This step does not apply to migration of either AD DS Server or DNS Server to virtual machines (VMs).

  • Decide how you will populate the Active Directory database on the destination server. This operation takes place when AD DS is installed on the destination server and that server becomes a domain controller. You can populate the database by replicating the contents of the directory from another domain controller over the network or by providing a copy of the directory on portable media with the install from media (IFM) option. For large directories, IFM can provide significant time savings. For more information about creating IFM installation media, see Create Installation Media by Using Ntdsutil (http://go.microsoft.com/fwlink/?LinkId=134769).

    noteNote
    Installation media for a Windows Server 2008 R2 domain controller can be created only from another Windows Server 2008 R2 domain controller within the same domain. Installation media that is created on older versions of Windows Server cannot be consumed by Windows Server 2008 R2. Therefore, your first Windows Server 2008 R2 domain controller will have to replicate over the network, rather than from IFM media.

  • Obtain the Convergence Verification Script (http://go.microsoft.com/fwlink/?LinkId=135502). During migration you can use the Convergence Verification Script to verify that DNS records have been synchronized.

  • Prepare a migration store file location. The store location must be accessible from the source server during the export and from the destination server during the import. Use a common drive that can contain all the information for AD DS Server and DNS Server from the source server. The storage location should be similar to the following: \\fileserver\users\username\.

Back up your source server

Make a final backup of the source server. The backup should be an Active Directory or DNS backup, not a Windows backup, which backs up the entire system. AD DS Server or DNS Server backup instructions are available at Windows Server Backup Step-by-Step Guide for Windows Server 2008 (http://go.microsoft.com/fwlink/?LinkID=128732).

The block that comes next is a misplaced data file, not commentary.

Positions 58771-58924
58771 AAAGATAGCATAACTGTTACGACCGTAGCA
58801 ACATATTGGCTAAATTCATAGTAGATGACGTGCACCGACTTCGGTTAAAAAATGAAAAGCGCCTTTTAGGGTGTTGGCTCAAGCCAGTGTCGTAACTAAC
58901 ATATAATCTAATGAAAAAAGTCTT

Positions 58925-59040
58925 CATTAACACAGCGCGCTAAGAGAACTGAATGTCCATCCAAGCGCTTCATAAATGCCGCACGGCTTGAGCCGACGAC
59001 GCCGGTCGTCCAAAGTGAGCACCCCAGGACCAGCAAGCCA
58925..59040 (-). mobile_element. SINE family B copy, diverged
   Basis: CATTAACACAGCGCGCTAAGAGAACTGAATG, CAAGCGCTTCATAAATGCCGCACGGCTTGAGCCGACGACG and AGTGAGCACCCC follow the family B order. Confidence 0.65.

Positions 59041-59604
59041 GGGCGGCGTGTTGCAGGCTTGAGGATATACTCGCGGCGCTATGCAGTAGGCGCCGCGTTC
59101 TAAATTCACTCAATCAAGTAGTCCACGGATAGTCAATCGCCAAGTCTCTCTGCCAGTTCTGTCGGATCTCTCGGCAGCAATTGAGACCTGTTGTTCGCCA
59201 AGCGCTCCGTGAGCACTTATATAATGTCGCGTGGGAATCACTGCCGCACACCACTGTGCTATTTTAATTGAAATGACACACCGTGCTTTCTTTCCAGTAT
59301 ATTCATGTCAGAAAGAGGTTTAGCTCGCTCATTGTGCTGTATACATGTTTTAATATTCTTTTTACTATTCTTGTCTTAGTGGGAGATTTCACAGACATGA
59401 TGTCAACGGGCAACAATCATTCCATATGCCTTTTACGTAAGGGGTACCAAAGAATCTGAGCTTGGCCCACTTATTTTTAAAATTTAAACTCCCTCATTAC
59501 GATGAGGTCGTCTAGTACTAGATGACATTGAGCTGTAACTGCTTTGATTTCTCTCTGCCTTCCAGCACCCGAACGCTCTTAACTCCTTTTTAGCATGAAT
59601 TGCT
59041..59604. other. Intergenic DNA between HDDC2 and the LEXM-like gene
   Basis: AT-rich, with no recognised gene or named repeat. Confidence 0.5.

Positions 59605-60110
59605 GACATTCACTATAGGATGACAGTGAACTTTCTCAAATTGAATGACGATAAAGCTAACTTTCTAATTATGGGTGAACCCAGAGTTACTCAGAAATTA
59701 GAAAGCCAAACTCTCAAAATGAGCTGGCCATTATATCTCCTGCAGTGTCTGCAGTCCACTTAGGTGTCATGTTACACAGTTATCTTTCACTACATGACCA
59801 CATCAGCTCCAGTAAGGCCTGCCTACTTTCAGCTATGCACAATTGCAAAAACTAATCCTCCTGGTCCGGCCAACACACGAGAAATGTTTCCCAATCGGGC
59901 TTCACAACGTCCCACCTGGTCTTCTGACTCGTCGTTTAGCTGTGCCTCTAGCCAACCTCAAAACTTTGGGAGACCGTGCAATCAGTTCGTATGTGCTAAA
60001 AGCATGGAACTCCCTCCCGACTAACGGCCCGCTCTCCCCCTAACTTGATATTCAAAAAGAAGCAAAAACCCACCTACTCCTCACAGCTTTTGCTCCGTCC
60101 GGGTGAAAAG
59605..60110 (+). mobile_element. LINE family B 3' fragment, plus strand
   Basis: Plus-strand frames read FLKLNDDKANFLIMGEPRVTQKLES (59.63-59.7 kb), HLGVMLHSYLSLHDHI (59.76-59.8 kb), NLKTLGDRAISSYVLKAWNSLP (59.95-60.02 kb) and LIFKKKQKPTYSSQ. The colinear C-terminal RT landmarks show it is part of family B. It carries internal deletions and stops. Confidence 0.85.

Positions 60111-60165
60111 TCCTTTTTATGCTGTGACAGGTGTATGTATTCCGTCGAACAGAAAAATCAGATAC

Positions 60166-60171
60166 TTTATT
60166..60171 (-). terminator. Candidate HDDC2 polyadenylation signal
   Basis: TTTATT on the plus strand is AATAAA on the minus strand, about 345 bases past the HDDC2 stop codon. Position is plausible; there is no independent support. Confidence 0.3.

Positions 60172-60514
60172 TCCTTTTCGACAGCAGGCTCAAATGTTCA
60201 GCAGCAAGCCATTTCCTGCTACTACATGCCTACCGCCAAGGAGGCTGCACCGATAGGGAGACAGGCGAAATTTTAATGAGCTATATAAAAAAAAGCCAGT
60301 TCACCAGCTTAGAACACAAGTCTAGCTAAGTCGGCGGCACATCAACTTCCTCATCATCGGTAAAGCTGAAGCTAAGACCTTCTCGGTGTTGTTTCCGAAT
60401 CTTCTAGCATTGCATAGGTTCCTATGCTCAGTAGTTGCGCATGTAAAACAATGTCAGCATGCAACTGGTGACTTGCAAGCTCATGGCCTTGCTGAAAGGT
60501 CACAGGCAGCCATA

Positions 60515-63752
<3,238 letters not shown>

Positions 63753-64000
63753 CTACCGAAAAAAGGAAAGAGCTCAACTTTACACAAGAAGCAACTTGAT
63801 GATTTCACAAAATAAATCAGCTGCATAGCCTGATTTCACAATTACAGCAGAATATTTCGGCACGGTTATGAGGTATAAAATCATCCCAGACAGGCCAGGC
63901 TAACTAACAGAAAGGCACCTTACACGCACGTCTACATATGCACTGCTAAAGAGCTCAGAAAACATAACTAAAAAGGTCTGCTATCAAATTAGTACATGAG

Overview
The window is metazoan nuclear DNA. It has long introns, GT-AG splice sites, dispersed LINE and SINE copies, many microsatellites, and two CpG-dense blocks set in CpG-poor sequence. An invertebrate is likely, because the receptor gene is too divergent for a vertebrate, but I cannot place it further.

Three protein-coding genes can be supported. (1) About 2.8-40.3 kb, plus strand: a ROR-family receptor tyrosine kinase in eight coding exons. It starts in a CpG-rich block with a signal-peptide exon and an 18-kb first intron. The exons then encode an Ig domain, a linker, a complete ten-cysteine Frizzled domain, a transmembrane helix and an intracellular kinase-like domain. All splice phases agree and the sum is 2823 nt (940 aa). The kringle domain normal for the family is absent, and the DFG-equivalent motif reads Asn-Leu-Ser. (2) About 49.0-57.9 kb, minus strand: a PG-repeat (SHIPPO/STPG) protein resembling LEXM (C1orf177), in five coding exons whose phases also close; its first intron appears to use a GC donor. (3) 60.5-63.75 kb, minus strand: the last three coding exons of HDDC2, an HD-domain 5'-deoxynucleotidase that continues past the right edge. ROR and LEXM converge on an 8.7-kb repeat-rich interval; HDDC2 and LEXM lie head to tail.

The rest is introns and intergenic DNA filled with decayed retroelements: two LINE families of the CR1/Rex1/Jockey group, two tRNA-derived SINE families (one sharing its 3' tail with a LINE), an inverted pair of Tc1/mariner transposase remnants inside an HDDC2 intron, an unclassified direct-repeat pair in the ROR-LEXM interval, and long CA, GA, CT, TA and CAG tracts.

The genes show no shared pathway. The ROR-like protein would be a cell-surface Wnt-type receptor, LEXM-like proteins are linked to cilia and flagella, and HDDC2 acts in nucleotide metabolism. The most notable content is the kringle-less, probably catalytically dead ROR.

Prepare your source server

The information that you need to migrate the source server is organized in AD DS and DNS Server Migration: Appendix A - Migration Data Collection Worksheet. Use the worksheet to identify the migration data to use during migration. You should complete these steps and update the worksheet with all the necessary data before you begin the migration process. Some data or settings are collected and used during the migration. Some data or settings are collected and documented for later use in verification. Use the worksheet in AD DS and DNS Server Migration: AD DS and DNS Server Migration: Appendix B - Migration Verification Worksheet for verifying the success of your migration. If you determine that your particular migration does not require the collection of certain data or settings, you can delete them from your final worksheet or mark them “Not Applicable (N/A).”

After you collect the worksheet information, you are ready to begin preparing the destination server for the migration, as described in the next section.

Prepare your destination server

Prepare for migration by installing the Windows Server 2008 R2 operating system on the destination server. Choose the installation options for AD DS on the destination server, as indicated in the following section, to prepare the destination server for migration.

ImportantImportant
If the destination server is the first x64-based Windows Server 2008 R2 server in your domain, follow the procedures for installing the first domain controller in a domain, as described in Performing the Upgrade of Active Directory Domains to Windows Server 2008 AD DS Domains (http://go.microsoft.com/fwlink/?LinkID=134766).

To prepare the destination server for migration
  1. Install and configure the Windows Server 2008 R2 operating system.

  2. Assign the server a temporary name. This name will be replaced late in the migration process.

  3. Assign the server a temporary IP address. This address will be replaced late in the migration process.

  4. Join the destination server as a member server to the same domain as the source server. For instructions for joining a domain from a Server Core installation of the operating system, see the Server Core Installation Option of Windows Server 2008 Step-by-Step Guide (http://go.microsoft.com/fwlink/?LinkId=149254).

    ImportantImportant
    Do not run Dcpromo at this time because the destination server must be a member server at this point in the migration process.

Additional migration strategy decisions

After you collect all the worksheet data, there may be additional decisions to make regarding possible modification of your network topology. These decisions can involve your total migration strategy:

  • Determine whether you will remove the source server or retain it as a member server.

  • If the source server has operations master roles (also known as flexible single master operations or FSMO roles), determine which operations master roles will be given to other computers and which roles will go to the destination server.

  • If the source server has other server roles, determine which server roles will go to other computers and which server roles will go to the destination server, along with the order of their migration.

  • For read-only domain controllers (RODCs) and global catalog domain controllers, determine whether your destination server will also be an RODC or a global catalog server.

See Also